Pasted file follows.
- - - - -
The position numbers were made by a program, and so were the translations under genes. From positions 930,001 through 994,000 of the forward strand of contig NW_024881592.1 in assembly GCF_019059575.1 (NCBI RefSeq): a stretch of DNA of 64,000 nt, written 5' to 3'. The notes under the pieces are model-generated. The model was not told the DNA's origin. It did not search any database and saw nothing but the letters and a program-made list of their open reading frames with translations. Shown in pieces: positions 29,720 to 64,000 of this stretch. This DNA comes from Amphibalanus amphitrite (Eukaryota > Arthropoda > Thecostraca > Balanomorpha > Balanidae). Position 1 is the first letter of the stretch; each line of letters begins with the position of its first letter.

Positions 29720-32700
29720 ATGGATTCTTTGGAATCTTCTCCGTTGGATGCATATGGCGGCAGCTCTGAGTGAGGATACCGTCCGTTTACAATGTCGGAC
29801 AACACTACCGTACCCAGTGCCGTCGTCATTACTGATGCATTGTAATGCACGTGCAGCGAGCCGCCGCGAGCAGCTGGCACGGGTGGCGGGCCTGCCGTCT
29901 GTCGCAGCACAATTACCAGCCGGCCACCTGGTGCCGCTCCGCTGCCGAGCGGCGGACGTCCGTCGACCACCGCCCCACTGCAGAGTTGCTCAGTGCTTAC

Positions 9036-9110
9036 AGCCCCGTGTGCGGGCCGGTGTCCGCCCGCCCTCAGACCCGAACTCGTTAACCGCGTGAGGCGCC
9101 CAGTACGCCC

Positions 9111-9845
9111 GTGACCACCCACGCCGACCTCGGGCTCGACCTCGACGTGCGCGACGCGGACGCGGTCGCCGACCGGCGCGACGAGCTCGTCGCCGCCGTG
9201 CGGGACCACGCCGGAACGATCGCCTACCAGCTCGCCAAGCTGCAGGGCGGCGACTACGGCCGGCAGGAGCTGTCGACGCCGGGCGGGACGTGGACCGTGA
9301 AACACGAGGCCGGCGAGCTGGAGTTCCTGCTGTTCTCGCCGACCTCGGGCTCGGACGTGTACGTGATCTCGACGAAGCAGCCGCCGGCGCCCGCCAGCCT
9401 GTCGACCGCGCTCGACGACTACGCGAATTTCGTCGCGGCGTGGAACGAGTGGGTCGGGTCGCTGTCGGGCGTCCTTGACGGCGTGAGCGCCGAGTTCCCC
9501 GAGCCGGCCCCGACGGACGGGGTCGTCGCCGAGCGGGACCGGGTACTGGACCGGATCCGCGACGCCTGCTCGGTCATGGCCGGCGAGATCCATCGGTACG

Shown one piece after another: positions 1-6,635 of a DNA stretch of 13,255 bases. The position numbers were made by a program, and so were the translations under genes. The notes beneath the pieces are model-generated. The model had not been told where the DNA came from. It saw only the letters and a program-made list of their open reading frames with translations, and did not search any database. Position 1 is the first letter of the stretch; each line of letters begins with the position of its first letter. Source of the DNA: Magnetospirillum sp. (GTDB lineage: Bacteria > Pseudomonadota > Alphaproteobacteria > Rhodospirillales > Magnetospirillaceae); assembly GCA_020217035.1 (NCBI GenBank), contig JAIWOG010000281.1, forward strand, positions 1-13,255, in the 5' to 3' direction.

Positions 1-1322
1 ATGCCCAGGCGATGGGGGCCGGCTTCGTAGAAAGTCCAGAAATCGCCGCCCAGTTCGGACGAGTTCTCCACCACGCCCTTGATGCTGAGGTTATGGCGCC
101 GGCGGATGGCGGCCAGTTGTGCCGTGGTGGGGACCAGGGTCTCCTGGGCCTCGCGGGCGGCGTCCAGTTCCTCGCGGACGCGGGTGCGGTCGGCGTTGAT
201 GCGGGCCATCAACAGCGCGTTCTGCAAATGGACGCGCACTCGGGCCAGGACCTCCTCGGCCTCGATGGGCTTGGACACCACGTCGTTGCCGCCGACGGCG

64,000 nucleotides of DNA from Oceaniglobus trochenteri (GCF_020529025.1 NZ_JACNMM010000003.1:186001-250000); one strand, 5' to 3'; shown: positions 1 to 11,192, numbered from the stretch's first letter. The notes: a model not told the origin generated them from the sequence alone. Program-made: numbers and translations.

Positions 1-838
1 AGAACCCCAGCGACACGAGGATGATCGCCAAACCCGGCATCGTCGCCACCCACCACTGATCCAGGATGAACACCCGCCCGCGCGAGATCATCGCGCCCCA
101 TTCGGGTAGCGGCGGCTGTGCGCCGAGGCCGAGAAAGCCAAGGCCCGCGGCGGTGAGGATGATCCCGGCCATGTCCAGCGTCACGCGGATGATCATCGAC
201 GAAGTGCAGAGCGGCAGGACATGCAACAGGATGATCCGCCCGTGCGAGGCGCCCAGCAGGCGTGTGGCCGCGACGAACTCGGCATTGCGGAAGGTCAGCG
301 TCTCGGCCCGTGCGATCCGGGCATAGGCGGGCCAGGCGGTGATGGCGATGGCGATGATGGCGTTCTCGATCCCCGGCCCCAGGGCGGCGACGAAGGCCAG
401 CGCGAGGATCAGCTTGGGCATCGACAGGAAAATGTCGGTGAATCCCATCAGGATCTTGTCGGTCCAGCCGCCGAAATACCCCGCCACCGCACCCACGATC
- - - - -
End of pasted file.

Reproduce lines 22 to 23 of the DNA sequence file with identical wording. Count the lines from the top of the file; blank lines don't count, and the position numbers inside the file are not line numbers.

1 AGAACCCCAGCGACACGAGGATGATCGCCAAACCCGGCATCGTCGCCACCCACCACTGATCCAGGATGAACACCCGCCCGCGCGAGATCATCGCGCCCCA
101 TTCGGGTAGCGGCGGCTGTGCGCCGAGGCCGAGAAAGCCAAGGCCCGCGGCGGTGAGGATGATCCCGGCCATGTCCAGCGTCACGCGGATGATCATCGAC